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Recipe Organization: A Techie’s Tip Guide

Posted by Foodie Buddha on November 27, 2011

RecipesNearly every home cook I know has a system for organizing their recipes.   Some of my older friends (and a few of the younger one’s as well) use a classic card system.  My mother, for example, has this little open top card box stuffed to the gills with all sorts of recipes.  Some of my other friends, who tend to use cookbooks as their source of inspiration, use a system where by they either dog ear particular recipes of note or they rip the pages from the cookbooks and three-ring binder that shiz.   Under the old school umbrella, I’ve even got a friend – let’s call here Martha – and Martha hasn’t written a recipe down ever.  Seriously – her head is like a freakish memory bank.  It’s like instant Dewey decimal up in there.

The problem with these paper based systems is that they are incredibly difficult to manage.  You have to commit to an underlying organization method (Cuisine type, Main ingredient, type of course).  This can make meal planning incredibly cumbersome (unless you’re Martha of course).

So unless you’re blessed with a particular gift for list management, using technology to keep track of your recipes is incredibly beneficial endeavor.  But choosing a way to store all your stuff electronically can be a daunting task.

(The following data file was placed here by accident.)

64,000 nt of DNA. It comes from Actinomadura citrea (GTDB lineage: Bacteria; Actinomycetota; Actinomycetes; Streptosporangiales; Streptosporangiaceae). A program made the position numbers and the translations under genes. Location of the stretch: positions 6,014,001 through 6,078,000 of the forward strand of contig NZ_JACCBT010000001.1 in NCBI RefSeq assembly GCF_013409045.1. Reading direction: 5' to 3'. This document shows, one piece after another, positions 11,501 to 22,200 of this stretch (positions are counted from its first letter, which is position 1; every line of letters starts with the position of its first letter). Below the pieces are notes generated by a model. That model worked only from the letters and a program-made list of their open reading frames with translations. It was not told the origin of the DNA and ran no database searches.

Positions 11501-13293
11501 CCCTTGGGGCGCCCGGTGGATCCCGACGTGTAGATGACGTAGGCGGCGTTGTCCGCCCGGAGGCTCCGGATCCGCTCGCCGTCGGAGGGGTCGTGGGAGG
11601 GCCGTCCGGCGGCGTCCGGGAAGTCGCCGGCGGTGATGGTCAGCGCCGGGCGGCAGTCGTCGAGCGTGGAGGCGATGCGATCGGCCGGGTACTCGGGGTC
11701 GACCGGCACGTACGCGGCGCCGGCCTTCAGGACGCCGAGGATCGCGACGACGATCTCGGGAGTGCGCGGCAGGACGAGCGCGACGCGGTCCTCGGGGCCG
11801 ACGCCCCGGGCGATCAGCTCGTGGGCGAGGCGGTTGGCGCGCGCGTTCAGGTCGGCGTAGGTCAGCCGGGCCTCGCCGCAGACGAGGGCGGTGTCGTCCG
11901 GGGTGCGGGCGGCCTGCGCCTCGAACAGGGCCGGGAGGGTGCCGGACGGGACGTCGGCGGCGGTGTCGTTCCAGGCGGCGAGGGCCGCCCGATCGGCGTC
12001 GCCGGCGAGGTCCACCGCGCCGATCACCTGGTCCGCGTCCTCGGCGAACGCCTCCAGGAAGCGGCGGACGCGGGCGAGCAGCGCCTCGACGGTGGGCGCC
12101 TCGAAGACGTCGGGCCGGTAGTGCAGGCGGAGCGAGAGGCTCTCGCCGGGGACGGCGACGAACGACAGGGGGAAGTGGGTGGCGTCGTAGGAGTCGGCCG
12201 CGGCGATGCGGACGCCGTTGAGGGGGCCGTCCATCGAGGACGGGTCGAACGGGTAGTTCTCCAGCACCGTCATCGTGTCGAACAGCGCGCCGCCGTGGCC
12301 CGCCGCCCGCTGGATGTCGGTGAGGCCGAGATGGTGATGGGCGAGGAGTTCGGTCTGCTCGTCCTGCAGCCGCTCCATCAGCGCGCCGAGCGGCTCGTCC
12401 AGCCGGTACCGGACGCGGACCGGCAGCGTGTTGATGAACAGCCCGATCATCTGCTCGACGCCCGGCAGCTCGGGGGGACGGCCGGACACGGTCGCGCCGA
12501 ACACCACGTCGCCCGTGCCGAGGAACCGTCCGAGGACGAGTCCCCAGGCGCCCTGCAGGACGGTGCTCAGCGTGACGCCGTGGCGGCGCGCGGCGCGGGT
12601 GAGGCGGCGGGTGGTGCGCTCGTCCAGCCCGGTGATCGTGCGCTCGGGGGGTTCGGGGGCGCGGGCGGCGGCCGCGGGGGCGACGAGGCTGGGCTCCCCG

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Momofuku Ramen Recipe: Damn You Tasty 3

Posted by Foodie Buddha on November 26, 2011

ramen recipe adapted from David Chang’s Momofuku cookbook

momofuku cookbook

This is part 2 of my Momofuku ramen guide.  This post focuses almost exclusively on the cooking process, the ingredients, and the time management aspect to making this ramen, an easy to execute but time intensive dish.  While I strongly suggest you check out part 1 of the ramen guide for the grocery list and tips and tricks, this is where you’ll find the real how-to.

I’ve assembled this recipe in a way that will allow you to cook everything over a two-day period.  I’ve also timed it from a perspective that encourages oven optimization.  Keep that in mind, as items like the taré can actually be made a few days in advance (it lasts 3 to 4 in the fridge) or it can be made the day of so long as you start it about 3-hours before service time.

I have also included a time estimate with each component – which for me – starts as soon as you begin to use the ingredients for the first step.  These time estimates are just a way of me telling you how long it took us to do everything, so resting time, clean up time, and time away from the food is included in that number.  You can do this by yourself no doubt, but a second in command is a big help (as well as a lot more fun – Thanks Papa Buddha!).  If you want to view all the videos (they’re really awesome AND totally amazing!), check out the YouTube playlist.  Meanwhile, all of my slightly less bad pictures are on Flickr!